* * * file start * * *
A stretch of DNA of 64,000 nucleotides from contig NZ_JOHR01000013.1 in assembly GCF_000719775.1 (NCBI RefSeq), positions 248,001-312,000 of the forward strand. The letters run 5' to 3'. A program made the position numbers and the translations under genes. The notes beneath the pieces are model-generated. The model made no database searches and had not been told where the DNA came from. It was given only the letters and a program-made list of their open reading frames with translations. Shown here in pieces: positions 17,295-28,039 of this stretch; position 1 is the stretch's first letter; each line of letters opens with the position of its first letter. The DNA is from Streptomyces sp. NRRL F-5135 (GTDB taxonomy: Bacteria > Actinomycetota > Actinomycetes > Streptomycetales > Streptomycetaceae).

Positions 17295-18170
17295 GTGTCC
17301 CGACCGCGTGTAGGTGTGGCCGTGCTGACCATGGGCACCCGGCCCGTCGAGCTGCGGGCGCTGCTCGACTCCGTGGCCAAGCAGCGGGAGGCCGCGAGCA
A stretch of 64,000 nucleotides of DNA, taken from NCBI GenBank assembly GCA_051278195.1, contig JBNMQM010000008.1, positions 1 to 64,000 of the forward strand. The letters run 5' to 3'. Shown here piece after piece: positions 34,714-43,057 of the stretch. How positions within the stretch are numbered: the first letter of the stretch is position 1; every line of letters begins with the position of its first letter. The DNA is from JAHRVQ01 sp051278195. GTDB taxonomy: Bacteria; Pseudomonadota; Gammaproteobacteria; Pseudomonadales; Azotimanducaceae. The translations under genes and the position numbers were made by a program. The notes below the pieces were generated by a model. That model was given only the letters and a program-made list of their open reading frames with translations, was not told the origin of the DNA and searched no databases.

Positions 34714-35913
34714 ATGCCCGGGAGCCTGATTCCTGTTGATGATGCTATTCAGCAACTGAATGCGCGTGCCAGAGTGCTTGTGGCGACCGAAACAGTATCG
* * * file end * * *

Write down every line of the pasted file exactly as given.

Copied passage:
A stretch of DNA of 64,000 nucleotides from contig NZ_JOHR01000013.1 in assembly GCF_000719775.1 (NCBI RefSeq), positions 248,001-312,000 of the forward strand. The letters run 5' to 3'. A program made the position numbers and the translations under genes. The notes beneath the pieces are model-generated. The model made no database searches and had not been told where the DNA came from. It was given only the letters and a program-made list of their open reading frames with translations. Shown here in pieces: positions 17,295-28,039 of this stretch; position 1 is the stretch's first letter; each line of letters opens with the position of its first letter. The DNA is from Streptomyces sp. NRRL F-5135 (GTDB taxonomy: Bacteria > Actinomycetota > Actinomycetes > Streptomycetales > Streptomycetaceae).

Positions 17295-18170
17295 GTGTCC
17301 CGACCGCGTGTAGGTGTGGCCGTGCTGACCATGGGCACCCGGCCCGTCGAGCTGCGGGCGCTGCTCGACTCCGTGGCCAAGCAGCGGGAGGCCGCGAGCA
A stretch of 64,000 nucleotides of DNA, taken from NCBI GenBank assembly GCA_051278195.1, contig JBNMQM010000008.1, positions 1 to 64,000 of the forward strand. The letters run 5' to 3'. Shown here piece after piece: positions 34,714-43,057 of the stretch. How positions within the stretch are numbered: the first letter of the stretch is position 1; every line of letters begins with the position of its first letter. The DNA is from JAHRVQ01 sp051278195. GTDB taxonomy: Bacteria; Pseudomonadota; Gammaproteobacteria; Pseudomonadales; Azotimanducaceae. The translations under genes and the position numbers were made by a program. The notes below the pieces were generated by a model. That model was given only the letters and a program-made list of their open reading frames with translations, was not told the origin of the DNA and searched no databases.

Positions 34714-35913
34714 ATGCCCGGGAGCCTGATTCCTGTTGATGATGCTATTCAGCAACTGAATGCGCGTGCCAGAGTGCTTGTGGCGACCGAAACAGTATCG